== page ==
Suzie Rook, Head of Brand and Design, SSE plc and Fiona Ball, Group Director, Bigger Picture, Sky who is one of the signatories of the letter, says, “This is a moment when businesses, including COP26 Principal Partners, SSE and Sky, climate experts, academics, campaigners and civil society are coming together to demand global action on climate disinformation and misinformation. Climate dis/misinformation is an obstacle in the efforts to keep 1.5 in reach and deliver real climate action. In order to fight it, we must have a common definition. The time is now.”
The letter signed by over 250 organisations, influencers and leaders that includes –
Laurence Tubiana, CEO of European Climate Foundation; Manuel Pulgar-Vidal, WWF Global Lead Climate & Energy, COP20 President, Former Minister of Environment for Peru; Sky and SSE plc, COP26 Principal Partners; Baroness Bryony Worthington, lead author of the UK Climate Act; Dr Dale Vince OBE, founder of Ecotricity and Chairman of Forest Green Rovers FC ; Brands Ben & Jerry’s and Virgin Media O2; Agencies Havas Media; and Civil society groups Avaaz, Friends of the Earth, WWF International, Centre for Countering Digital Hate (CCDH) and National Union of Students.
Jacob Dubbins, co-founder of CAN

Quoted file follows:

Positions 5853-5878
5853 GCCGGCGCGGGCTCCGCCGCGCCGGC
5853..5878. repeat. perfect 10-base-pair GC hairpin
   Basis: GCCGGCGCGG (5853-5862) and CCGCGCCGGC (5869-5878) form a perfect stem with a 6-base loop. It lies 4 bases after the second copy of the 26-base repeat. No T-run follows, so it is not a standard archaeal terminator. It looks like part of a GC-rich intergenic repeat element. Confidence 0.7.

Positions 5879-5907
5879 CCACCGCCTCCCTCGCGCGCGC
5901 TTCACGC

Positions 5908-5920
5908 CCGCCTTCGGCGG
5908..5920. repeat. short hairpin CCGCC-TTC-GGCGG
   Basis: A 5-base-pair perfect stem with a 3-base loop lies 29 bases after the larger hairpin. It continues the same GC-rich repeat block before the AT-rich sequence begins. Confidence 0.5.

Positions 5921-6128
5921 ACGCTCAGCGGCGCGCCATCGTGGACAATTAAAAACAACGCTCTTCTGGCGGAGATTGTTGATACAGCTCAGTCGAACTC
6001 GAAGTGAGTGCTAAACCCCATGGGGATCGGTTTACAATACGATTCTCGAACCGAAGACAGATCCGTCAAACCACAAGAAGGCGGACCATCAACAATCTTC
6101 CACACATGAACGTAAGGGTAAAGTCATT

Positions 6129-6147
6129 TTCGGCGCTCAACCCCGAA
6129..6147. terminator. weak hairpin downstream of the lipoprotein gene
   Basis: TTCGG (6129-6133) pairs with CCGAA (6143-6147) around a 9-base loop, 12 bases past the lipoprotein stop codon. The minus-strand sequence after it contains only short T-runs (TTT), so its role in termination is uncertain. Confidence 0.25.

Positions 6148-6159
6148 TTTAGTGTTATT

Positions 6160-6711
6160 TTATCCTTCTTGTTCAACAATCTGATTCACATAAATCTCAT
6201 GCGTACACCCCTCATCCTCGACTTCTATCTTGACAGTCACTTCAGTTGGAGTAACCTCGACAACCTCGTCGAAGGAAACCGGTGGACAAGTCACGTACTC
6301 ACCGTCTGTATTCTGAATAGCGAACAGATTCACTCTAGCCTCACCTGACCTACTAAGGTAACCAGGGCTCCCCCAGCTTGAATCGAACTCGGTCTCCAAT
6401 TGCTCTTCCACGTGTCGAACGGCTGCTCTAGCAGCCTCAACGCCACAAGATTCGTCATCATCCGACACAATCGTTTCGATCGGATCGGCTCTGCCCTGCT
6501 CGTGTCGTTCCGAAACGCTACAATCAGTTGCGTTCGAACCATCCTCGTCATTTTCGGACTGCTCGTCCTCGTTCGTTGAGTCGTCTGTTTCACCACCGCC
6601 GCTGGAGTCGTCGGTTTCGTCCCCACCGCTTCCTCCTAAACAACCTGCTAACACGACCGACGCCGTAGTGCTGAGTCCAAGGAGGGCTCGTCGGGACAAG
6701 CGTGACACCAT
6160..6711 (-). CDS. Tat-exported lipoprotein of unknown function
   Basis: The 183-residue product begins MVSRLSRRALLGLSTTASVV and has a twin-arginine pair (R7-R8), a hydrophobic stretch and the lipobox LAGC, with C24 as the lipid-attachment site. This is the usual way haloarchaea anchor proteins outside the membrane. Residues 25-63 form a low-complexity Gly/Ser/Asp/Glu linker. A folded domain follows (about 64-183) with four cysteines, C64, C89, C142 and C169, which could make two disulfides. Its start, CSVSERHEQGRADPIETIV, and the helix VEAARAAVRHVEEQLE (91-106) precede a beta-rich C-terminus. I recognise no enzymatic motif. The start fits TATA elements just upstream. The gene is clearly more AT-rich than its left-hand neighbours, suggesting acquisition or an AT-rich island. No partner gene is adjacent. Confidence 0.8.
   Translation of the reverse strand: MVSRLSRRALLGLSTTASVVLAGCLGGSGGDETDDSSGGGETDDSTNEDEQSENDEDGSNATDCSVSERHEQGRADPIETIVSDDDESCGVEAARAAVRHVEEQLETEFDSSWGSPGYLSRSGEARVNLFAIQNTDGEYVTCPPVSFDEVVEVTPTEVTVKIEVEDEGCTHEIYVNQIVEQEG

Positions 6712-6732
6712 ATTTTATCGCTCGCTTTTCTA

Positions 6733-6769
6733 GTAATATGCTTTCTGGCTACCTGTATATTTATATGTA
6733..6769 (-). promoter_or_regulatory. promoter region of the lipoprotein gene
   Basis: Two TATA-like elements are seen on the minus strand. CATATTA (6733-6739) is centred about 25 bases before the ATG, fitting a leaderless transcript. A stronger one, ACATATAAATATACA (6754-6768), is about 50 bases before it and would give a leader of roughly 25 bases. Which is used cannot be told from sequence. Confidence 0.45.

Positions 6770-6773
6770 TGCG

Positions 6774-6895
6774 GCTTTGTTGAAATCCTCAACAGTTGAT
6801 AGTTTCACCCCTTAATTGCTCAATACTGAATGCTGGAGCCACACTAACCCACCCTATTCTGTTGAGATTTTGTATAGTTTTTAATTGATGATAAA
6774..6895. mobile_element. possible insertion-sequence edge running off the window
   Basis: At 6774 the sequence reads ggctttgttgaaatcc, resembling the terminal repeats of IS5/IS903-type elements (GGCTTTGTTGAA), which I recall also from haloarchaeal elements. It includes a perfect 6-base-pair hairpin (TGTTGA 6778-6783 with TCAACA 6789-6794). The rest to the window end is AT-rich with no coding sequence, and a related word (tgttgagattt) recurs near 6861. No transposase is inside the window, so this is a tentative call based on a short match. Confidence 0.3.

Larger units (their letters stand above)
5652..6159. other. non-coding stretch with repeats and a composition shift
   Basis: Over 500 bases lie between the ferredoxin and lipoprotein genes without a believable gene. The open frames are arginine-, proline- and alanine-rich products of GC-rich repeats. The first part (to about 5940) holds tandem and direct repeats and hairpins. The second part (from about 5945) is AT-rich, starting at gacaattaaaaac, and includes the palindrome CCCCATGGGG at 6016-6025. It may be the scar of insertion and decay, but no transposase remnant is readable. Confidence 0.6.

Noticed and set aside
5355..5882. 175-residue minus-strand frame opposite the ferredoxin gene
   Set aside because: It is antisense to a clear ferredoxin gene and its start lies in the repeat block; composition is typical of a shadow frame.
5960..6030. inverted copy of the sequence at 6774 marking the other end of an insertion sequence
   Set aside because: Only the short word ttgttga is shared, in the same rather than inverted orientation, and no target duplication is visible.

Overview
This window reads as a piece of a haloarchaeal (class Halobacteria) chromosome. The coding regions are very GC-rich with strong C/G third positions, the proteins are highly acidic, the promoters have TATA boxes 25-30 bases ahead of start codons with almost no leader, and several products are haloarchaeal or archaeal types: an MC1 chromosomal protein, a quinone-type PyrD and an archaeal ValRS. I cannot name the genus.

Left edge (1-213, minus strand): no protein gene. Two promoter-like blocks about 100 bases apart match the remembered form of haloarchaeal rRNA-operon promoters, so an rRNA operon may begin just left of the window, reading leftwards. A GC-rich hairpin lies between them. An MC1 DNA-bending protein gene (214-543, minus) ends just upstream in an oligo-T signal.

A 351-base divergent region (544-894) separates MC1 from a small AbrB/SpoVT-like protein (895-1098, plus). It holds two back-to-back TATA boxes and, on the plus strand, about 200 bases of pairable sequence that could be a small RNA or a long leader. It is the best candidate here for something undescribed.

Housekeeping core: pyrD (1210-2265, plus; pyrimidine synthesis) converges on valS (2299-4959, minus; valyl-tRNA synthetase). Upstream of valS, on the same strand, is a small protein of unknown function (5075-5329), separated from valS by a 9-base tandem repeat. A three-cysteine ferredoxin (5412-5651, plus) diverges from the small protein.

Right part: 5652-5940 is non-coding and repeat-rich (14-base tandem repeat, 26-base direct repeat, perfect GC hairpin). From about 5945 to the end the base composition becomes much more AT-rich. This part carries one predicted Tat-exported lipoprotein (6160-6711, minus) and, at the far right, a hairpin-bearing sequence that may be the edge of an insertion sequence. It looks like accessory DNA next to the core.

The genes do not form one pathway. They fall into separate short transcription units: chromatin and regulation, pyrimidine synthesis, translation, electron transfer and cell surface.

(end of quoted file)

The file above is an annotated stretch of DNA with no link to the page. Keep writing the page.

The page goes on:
Jacob Dubbins, co-founder of CAN, explains thatthere isn’t a universally agreed definition of climate dis and misinformation, and most online platforms don’t have climate dis and misinformation policies. Dubbins adds, “We need both in order to combat misinformation that can seriously halt developments we are making to limit global warming to 1.5 ºC. We have seen misinformation derail conferences before, and we cannot have it happen again. Our planet and our lives are at stake.”
Earlier this month, Google announced a new monetization policy, developed in partnership with CAN, that will “prohibit adverts for, and monetization of, content that contradicts well-established scientific consensus around the existence and causes of climate change”. Actions from technology platforms during the pandemic, including COVID19 fact checks on any posts that pertain to vaccines and the pandemic, set a precedent for what they can do with regards to climate dis and misinformation. Michael Khoo, Friends of the Earth co-chair of the Climate Disinformation Coalition, says, “Climate denialism is a threat to solving the climate crisis, and it’s running rampant on social media platforms. Leaders must require transparent data from these companies so we can understand the full extent of the disinformation campaigns and stop them from preventing action on climate change.”
Misinformation is like a virus
The COP26 Presidency has outlined a need for ‘a new work programme for climate empowerment, education, training and public awareness, participation and access to information’ in the COP26 Negotiated Outcome.
Misinformation is like a virus; it spreads. COP26 is a perfect moment to start momentum for decision-makers to acknowledge the climate misinformation threat and, through global cooperation, to step up against it.
Sangeeta Waldron is the global editor at India CSR. She is Founder of Serendipity PR & Media. Author of Corporate Social Responsibility Is Not Public Relations, published by LID Business Media.